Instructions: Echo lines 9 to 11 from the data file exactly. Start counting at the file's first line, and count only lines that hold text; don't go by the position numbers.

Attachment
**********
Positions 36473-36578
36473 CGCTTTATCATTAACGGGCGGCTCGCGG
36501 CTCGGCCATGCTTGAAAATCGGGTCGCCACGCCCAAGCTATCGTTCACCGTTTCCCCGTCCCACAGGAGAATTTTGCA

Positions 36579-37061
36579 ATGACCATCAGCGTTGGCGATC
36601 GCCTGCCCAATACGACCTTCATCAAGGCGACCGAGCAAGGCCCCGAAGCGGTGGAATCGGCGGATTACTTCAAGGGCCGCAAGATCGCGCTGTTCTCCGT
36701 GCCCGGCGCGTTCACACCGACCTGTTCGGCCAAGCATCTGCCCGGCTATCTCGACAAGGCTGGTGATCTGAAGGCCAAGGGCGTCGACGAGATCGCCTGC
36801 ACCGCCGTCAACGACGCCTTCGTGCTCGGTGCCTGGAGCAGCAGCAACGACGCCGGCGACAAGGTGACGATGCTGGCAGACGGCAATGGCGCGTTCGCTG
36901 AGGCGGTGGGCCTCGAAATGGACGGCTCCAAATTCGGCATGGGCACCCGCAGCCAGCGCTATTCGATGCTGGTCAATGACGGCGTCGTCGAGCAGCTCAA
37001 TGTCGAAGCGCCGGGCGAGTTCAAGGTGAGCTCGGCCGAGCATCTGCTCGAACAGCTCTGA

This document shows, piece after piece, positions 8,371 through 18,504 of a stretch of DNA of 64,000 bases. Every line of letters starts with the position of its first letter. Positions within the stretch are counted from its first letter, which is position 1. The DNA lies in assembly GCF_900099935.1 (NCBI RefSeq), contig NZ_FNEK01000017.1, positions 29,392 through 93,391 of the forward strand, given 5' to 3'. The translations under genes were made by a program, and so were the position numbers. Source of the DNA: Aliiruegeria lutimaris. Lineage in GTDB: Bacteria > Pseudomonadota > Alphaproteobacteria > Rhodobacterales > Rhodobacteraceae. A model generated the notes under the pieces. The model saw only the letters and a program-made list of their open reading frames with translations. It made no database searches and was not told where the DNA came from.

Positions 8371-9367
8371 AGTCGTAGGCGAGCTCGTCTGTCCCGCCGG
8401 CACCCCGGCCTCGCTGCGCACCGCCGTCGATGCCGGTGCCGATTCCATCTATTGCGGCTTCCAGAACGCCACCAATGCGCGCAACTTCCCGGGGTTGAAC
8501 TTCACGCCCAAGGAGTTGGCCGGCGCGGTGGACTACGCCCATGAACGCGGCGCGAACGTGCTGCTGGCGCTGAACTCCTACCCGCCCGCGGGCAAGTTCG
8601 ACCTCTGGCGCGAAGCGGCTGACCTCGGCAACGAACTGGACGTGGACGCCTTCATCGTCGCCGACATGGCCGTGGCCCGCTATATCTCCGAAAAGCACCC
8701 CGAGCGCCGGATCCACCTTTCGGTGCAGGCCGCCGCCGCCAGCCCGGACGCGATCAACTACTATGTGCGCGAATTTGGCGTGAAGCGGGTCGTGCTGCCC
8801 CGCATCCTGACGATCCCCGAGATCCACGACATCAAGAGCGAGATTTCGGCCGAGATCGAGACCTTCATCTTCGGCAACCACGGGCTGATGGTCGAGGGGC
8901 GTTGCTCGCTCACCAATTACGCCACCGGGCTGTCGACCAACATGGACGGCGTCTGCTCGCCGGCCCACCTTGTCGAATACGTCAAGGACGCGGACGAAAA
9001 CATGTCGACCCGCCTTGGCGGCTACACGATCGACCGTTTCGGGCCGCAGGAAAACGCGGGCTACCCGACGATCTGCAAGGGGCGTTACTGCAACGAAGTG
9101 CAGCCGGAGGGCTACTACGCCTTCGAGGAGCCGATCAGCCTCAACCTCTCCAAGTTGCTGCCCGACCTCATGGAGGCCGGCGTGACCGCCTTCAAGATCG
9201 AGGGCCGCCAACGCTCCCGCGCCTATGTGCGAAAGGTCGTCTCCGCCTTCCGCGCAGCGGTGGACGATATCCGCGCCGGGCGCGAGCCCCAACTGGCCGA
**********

36901 AGGCGGTGGGCCTCGAAATGGACGGCTCCAAATTCGGCATGGGCACCCGCAGCCAGCGCTATTCGATGCTGGTCAATGACGGCGTCGTCGAGCAGCTCAA
37001 TGTCGAAGCGCCGGGCGAGTTCAAGGTGAGCTCGGCCGAGCATCTGCTCGAACAGCTCTGA

This document shows, piece after piece, positions 8,371 through 18,504 of a stretch of DNA of 64,000 bases. Every line of letters starts with the position of its first letter. Positions within the stretch are counted from its first letter, which is position 1. The DNA lies in assembly GCF_900099935.1 (NCBI RefSeq), contig NZ_FNEK01000017.1, positions 29,392 through 93,391 of the forward strand, given 5' to 3'. The translations under genes were made by a program, and so were the position numbers. Source of the DNA: Aliiruegeria lutimaris. Lineage in GTDB: Bacteria > Pseudomonadota > Alphaproteobacteria > Rhodobacterales > Rhodobacteraceae. A model generated the notes under the pieces. The model saw only the letters and a program-made list of their open reading frames with translations. It made no database searches and was not told where the DNA came from.